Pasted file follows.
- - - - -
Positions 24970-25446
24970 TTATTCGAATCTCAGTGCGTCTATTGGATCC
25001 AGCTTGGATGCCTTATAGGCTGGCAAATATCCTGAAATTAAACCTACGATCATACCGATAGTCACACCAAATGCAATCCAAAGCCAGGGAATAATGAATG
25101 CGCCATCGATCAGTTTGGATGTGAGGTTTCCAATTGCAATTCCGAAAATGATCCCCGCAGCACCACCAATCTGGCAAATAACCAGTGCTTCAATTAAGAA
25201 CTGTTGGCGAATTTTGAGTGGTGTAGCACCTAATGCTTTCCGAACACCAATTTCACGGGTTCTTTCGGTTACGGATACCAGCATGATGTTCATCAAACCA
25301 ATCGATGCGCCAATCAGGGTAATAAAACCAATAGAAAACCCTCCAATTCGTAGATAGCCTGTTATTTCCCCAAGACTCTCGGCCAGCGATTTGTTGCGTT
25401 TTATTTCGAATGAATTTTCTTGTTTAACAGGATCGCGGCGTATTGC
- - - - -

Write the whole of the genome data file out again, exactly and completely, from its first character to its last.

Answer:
Positions 24970-25446
24970 TTATTCGAATCTCAGTGCGTCTATTGGATCC
25001 AGCTTGGATGCCTTATAGGCTGGCAAATATCCTGAAATTAAACCTACGATCATACCGATAGTCACACCAAATGCAATCCAAAGCCAGGGAATAATGAATG
25101 CGCCATCGATCAGTTTGGATGTGAGGTTTCCAATTGCAATTCCGAAAATGATCCCCGCAGCACCACCAATCTGGCAAATAACCAGTGCTTCAATTAAGAA
25201 CTGTTGGCGAATTTTGAGTGGTGTAGCACCTAATGCTTTCCGAACACCAATTTCACGGGTTCTTTCGGTTACGGATACCAGCATGATGTTCATCAAACCA
25301 ATCGATGCGCCAATCAGGGTAATAAAACCAATAGAAAACCCTCCAATTCGTAGATAGCCTGTTATTTCCCCAAGACTCTCGGCCAGCGATTTGTTGCGTT
25401 TTATTTCGAATGAATTTTCTTGTTTAACAGGATCGCGGCGTATTGC